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Artists Working in Community

As a part of its commitment to provide a variety of opportunities for artists, The City of Calgary Public Art program offers this extensive professional development course each winter/spring.

The Artists Working in Community course is designed to provide professional development for artists interested in pursuing public art projects with a community focus, and is intended for professional artists wishing to:

  • Explore and develop a community based public art practice.
  • Understand the opportunities and the challenges of community based work.
  • Discover the breadth of possibilities within a community based public art practice.

Through engagement with guest speakers, group discussions and course work, participants are provided with an in-depth understanding of community-based public art and how they can develop a practice in this area.  Participants learn about some of the types of public art that can benefit from involving community members in the process, and the important artistic and cultural changes that can result from such an interactive approach.

As a part of the course, participating artists are asked to design a public art project that will address specific needs and concerns of a community organization while incorporating community members in a participatory way.

At the completion of the course, a public selection panel chooses one of the proposed projects and the community partner will receive that artwork at their site.

The artwork may be temporary or permanent in nature. The total budget for the artwork is varies per year, and is funded by the Public Art Program.

2017 Course Info

Dates: May 2 - June 24, 2017
Fee: $160 (fee assistance may be available)

Session topics

​May 2

Overview of Artists working in community course

​May 9

Community cultural development

​May 16

Community-initiated public art projects

​May 23

Social and economic justice How it applies

​May 30

Social practice - artist-initiated projects

​June 6

Site visit and tour

​June 13

Resources for community-based projects

​June 20

Tools and tips for working with the public

​June 24

Final presentations and community selection pane

Community Partner Organizations

2017’s partner organization is the Canyon Meadows Community Association. Canyon Meadows is a residential neighbourhood in the south-west quadrant of Calgary, Alberta. It is bounded by Anderson Road to the north, Macleod Trail to the east, Fish Creek Provincial Park and Canyon Meadows Drive to the south and 14 Street W to the west.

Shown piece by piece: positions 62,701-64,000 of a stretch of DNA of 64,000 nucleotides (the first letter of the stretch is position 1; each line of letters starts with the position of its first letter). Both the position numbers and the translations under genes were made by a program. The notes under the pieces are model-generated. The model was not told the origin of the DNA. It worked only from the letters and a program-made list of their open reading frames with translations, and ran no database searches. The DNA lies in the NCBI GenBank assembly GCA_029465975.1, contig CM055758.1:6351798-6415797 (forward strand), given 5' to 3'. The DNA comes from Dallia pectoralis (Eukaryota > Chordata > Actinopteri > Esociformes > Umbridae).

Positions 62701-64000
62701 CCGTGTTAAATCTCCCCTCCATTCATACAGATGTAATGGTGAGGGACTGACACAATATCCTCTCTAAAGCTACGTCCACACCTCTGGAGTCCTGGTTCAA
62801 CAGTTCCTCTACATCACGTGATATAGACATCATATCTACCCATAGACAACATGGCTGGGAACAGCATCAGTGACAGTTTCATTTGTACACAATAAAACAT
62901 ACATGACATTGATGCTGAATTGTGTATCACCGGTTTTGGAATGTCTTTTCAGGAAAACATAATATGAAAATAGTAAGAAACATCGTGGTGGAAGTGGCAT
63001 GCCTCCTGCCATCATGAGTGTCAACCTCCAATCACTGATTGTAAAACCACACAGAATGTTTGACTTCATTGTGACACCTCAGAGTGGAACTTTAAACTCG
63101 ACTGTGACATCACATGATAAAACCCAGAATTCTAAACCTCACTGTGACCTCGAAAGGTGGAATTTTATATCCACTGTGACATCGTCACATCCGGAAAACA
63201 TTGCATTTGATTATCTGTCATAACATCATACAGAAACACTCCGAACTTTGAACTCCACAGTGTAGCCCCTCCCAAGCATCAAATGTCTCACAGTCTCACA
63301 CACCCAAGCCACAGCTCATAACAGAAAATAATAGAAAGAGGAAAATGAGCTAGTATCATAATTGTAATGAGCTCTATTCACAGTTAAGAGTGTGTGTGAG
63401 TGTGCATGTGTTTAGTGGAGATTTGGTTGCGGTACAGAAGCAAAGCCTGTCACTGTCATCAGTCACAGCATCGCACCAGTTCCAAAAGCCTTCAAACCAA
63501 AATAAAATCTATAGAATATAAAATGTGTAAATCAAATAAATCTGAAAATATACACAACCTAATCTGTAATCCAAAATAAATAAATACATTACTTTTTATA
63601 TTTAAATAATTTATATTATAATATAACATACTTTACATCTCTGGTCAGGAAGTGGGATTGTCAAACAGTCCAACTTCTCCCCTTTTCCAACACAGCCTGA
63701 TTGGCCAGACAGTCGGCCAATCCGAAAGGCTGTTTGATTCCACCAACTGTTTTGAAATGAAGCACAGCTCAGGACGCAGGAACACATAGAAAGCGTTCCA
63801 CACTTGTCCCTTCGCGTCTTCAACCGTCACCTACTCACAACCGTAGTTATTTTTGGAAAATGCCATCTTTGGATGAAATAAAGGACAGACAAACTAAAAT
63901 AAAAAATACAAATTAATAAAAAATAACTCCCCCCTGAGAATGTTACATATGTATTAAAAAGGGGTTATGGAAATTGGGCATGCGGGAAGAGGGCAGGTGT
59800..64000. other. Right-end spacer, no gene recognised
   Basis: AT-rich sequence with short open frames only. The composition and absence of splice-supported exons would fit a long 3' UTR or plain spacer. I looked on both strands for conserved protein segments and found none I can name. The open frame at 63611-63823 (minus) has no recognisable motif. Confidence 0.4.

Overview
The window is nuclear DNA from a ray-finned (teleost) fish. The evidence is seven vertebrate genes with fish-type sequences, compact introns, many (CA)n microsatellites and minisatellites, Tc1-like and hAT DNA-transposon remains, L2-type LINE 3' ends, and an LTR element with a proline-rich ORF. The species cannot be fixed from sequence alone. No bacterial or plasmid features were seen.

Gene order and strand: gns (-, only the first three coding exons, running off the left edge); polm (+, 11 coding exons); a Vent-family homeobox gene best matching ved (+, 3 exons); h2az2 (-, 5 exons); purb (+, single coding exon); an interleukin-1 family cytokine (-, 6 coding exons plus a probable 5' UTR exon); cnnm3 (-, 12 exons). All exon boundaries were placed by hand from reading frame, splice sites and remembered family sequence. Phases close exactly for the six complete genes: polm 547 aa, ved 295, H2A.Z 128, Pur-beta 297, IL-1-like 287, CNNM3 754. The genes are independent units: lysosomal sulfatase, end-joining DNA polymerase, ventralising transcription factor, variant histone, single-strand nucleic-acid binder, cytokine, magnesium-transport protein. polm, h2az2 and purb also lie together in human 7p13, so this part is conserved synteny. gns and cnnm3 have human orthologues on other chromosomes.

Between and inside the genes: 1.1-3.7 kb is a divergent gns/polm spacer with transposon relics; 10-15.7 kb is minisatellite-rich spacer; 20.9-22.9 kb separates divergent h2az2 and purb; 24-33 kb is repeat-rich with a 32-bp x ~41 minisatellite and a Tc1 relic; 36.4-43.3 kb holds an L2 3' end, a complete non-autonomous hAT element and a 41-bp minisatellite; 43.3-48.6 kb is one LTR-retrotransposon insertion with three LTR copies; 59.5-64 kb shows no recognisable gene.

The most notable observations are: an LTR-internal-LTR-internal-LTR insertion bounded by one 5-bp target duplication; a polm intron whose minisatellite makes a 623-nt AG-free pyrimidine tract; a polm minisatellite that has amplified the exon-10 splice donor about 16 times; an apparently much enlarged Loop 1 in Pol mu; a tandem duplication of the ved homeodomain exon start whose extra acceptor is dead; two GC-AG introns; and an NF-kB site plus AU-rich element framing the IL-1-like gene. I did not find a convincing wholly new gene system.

About the Canyon Meadows Community Association (CMCA)

The CMCA is a volunteer-run not-for-profit community organization. The association was established 40 years ago and over those years as the community grew, so did we.

Our mission is to serve Canyon Meadows by providing social, recreational, and community programs and events.

We Value:

  • Open green space that is safe and accessible to all.
  • Promoting respect for our environmental footprint.
  • Well informed communication and conscious participation in planning and decision making.
  • Procedures and protocols that promote integrity, accountability and transparency.
  • Community Participation

In 2016, the following seven artists were selected to create and display artwork within the street-level display windows of the community partner organization Sheldon M. Chumir Centre:

  • Juan Carlos Arriojas
  • Andrew Olivier
  • Isabel Porto
  • Sylvia Arthur
  • Sean Taal and Catherine Spencer
  • Juliana Morar
  • Jenna Swift

In 2015, envisioned by artist group Soul Tonic Studio, Marquee was the successful project that will benefit the community partner organization, the Cerebral Palsy Association in Alberta. The project is scheduled for completion in 2016.

The 2014 artists chosen to create artwork for CommunityWise Resource Centre (the 2014 community partner organization) is the Green Footprints Project.

Selection Process

Artists participating in the course will present their project proposals to an audience consisting of interested Calgarians, participants of the Public Art 101 professional development course, as well as a seven-person selection panel made up of three community members, three local arts professionals and a representative from the chosen community organization. Those in attendance are invited to provide their feedback to the selection panel, and the proposal rated highest by the panel will be selected for completion.